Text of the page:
Abstract Sculptures and Vintage Finds Stand Out at Frieze New York

We navigated the aisles and found some moving gems, from 1990s punk flyers to different iterations of abstract Modernism.

Arlene Shechet, Better Half (2024). Photo: David Shulze. Images © Arlene Shechet, courtesy Pace Gallery.

For a broad swath of people, an art fair is not a place of wheeling and dealing but a place to look at art. It’s always an experience to wander the aisles and feel the jadedness subside, the LED glare dim, and the sample-sale vibe fade, and be moved by great work that stands out in the sea of booths.

This year’s Frieze New York didn’t disappoint. Here is a quick look at some eye-catching booths and works that resonated—from the profound to the quirky, from pieces by established artists like Arlene Shechet to works by underground legends and up-and-coming talents to watch.


Robert Mangold and Arlene Shechet
Pace Gallery
New York 

abstract geometric wood and steel sculptures are in a gallery surrounded by geometric minimal paintings

Robert Mangold and Arlene Shechet’s works are in dialogue at Frieze New York. Courtesy of Pace Gallery.

Among the horde of press, collectors, and other VIP fairgoers, Pace Gallery’s booth stood out as a fully formed (and satisfyingly serene) oasis of an exhibition. Robert Mangold and Arlene Shechet both explore different forms of abstraction, and they reached mind-meld affinity and true dialogue—Shechet had already began making the latest sculptures when a visit to the 86-year-old minimalist’s studio informed her color choices. The result was masterful interplay.

There is a lot to unpack in the Frieze selection, with Mangold’s ruminative wall geometries paired with Shechet’s assemblages of wood, metal, and touches of ceramics, some so porous and mottled they add a biomorphic organic element to the form. She also christened them with titles like Better Half and Brother, exalting the interpersonal and familial ties that bind. Shechet’s small-scale works are the preamble to “Girl Group,” her Storm King exhibition which opens later this week and features towering sculptures, some as tall as 30 feet.


Roe Ethridge
Andrew Kreps Gallery
New York

a woman holds a vase in front of her face in an art photograph

Roe Ethridge’s Vase Face with Vivianne Westwood (2023) at Frieze New York 2024. Photo: Elvin Tavares.

Ethridge proudly skirts the line between art and commercial photography. His vision doesn’t differ in his dual practice; his commercial work meshes seamlessly with his gallery outings. This sensibility is quite modern. Who knows? Maybe his Frieze contribution was originally a magazine commission? Whatever its origin, this gaudy portrait, with just the hint of a face reflecting through the vase, was a striking and original viewpoint at the fair. Overripe flowers, over-saturated color, fake-ass nails. It’s all just right.


Stanley Stellar
Kapp Kapp
New York 

a view of a dilapidated warehouse on the Hudson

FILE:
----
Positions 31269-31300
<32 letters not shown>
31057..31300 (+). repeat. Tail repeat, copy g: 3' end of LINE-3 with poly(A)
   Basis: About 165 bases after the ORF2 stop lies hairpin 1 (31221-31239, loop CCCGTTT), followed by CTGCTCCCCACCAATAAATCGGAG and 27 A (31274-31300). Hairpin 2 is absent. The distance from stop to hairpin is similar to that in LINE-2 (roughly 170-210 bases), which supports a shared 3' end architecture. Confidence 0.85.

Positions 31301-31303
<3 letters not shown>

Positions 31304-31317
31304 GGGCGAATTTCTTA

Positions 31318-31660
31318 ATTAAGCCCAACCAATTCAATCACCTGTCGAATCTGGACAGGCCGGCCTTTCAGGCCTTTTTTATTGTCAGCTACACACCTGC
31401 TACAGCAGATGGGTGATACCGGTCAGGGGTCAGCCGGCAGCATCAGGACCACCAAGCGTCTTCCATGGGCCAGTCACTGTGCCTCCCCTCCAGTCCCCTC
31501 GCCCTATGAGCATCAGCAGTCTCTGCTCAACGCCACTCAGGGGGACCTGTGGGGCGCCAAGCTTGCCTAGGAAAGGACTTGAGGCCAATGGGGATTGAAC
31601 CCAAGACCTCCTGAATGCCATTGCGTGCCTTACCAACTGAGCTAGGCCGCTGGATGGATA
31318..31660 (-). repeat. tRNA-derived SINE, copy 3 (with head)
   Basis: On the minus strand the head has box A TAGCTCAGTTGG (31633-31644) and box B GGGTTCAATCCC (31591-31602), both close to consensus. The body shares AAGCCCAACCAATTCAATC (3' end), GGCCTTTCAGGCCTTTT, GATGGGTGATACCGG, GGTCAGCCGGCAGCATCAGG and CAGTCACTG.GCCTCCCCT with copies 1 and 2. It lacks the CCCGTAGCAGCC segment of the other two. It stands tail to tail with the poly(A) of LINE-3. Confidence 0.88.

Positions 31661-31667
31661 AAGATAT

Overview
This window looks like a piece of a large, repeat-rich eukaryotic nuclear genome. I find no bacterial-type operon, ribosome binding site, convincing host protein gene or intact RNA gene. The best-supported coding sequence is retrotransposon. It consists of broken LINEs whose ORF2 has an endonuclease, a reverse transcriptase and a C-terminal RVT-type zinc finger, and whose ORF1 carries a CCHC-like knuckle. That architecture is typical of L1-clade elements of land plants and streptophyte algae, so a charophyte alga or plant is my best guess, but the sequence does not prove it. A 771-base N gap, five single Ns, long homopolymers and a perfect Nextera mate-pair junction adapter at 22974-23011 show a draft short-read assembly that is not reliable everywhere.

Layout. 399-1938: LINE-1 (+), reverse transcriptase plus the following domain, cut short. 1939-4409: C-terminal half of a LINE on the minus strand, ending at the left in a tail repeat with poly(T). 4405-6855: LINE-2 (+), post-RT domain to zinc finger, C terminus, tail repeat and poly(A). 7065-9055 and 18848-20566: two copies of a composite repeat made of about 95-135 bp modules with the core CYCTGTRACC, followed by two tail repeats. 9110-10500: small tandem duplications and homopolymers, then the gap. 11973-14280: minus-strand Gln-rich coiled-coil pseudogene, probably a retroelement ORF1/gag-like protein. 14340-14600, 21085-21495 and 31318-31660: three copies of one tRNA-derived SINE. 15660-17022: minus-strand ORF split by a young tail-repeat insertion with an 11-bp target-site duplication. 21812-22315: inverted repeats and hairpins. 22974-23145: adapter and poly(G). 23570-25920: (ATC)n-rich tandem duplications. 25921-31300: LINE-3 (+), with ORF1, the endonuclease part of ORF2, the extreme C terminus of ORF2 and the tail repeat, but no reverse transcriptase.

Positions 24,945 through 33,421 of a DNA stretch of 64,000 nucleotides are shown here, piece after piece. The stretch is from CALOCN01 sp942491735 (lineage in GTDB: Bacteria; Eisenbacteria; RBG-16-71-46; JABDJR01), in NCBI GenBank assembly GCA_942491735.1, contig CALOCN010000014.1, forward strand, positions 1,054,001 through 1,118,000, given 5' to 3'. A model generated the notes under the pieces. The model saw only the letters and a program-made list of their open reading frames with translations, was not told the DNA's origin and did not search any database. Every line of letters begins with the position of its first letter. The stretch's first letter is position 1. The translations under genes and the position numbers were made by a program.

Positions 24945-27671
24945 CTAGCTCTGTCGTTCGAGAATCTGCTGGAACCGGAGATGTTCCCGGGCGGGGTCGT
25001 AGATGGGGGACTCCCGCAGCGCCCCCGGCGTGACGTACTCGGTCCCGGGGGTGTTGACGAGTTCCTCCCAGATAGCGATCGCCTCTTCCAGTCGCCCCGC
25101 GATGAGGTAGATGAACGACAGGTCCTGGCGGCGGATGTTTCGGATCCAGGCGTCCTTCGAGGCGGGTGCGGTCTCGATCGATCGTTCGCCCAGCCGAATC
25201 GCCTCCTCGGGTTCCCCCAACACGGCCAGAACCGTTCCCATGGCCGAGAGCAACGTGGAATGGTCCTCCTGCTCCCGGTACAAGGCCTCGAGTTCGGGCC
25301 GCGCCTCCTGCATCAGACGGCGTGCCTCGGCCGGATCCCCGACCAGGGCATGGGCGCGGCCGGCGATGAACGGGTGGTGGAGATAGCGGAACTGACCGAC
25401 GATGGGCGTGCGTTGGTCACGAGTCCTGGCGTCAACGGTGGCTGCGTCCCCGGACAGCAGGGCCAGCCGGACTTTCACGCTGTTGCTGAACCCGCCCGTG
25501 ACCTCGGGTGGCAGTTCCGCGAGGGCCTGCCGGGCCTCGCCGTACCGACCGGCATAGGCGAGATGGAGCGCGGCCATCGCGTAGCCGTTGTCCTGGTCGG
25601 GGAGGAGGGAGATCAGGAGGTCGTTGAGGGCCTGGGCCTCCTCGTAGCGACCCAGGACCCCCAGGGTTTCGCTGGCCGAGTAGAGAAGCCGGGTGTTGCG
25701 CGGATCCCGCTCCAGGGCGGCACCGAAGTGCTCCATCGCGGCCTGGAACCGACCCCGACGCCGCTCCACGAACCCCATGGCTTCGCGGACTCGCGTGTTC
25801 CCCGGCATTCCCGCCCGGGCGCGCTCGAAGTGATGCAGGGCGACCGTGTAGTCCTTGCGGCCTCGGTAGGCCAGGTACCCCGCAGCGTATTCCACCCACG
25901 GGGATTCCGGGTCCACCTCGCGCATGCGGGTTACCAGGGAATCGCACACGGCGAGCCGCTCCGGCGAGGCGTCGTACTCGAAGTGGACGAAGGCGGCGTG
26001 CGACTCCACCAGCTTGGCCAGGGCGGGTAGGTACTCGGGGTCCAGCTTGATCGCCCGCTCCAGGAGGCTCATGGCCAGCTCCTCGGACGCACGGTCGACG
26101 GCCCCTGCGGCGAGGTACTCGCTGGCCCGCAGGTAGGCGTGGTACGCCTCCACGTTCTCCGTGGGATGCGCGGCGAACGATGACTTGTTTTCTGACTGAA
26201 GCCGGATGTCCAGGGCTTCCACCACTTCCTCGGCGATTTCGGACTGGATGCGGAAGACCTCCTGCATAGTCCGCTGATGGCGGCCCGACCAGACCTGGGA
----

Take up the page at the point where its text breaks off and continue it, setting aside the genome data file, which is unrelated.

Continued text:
Stanley Stellar, October (1982). Courtesy of Kapp Kapp.

In the shadow of the Vessel, which is an even bigger eyesore now with a weird snack bar plopped in front of it, it was refreshing to see Stanley Stellar’s vintage photographs of a bygone Manhattan—one of dilapidated piers and West Village revelry and debauchery. The 1980s photographs on display were taken just about a mile south but they’re a universe away, and depict a queer fantasia intertwined with a grim cityscape. In some images, Keith Haring’s graffiti is visible in the background of the abandoned warehouses used for cruising. Kapp Kapp devoted its booth to Stellar and reprinted the sold-out edition The Piers in time for the fair.


Kembra Pfahler

a mockup of a punk flyer feature three ghoulish women dressed like bat creatures

Kembra Pfahler, Isis Water (1998). © Kembra Pfahler Photo: Reinis Lismanis. Courtesy of the artist and Emalin, London

Equally transgressive and earnest, New York’s DIY punk performance stalwart Kembra Pfahler has been a blue-skinned pillar of the city’s arts community since the 1970s. On offer are framed mockups for 1990s show flyers from the Voluptuous Horror of Karen Black, her band that doubles as a maximalist theatrical shock art troupe. Pfahler can currently be seen on global billboards espousing her conceptual theories on Availabism (using stuff that’s available) as part of “The Manual of Action,” a series she originally began developing in the 1980s. The billboards are a collaboration with the art collective CIRCA, and the latest manifestation of her singular practice finally getting its due.


Charisse Pearlina Weston

glass and metal modern sculptures in a gallery

Patron’s Charisse Pearlina Weston solo booth at Frieze New York 2024. Photo: Silvia Ros. Courtesy of the artist and Patron.

The Brooklyn-based conceptual artist Charisse Pearlina Weston finds beauty and form in harsh materials and has a particular penchant for smashed glass and concrete. Her work deals with the Black experience—ranging from resistance to technologies of surveillance. But she wields an astute aesthetic sense (and plenty of abstraction) to convey her message. Whether or not the viewer receives it, there is a visceral transmission of harmony.

Weston creates otherworldly beauty with the industrial. Photos can’t pick up the glistening textures, the rough and smooth patches, disparate materials, and 3D elements of the wall hangings, the gleam of her ominous floor piece.

Her profile has been growing as of late—that’s her enormous, sleek, suspended smoked-glass sculpture hanging from the ceiling at this year’s Whitney Biennial and she just wrapped the Artist-in-Residence exhibition at MoMa PS1. She’s an exciting artist to keep an eye on for what’s next.

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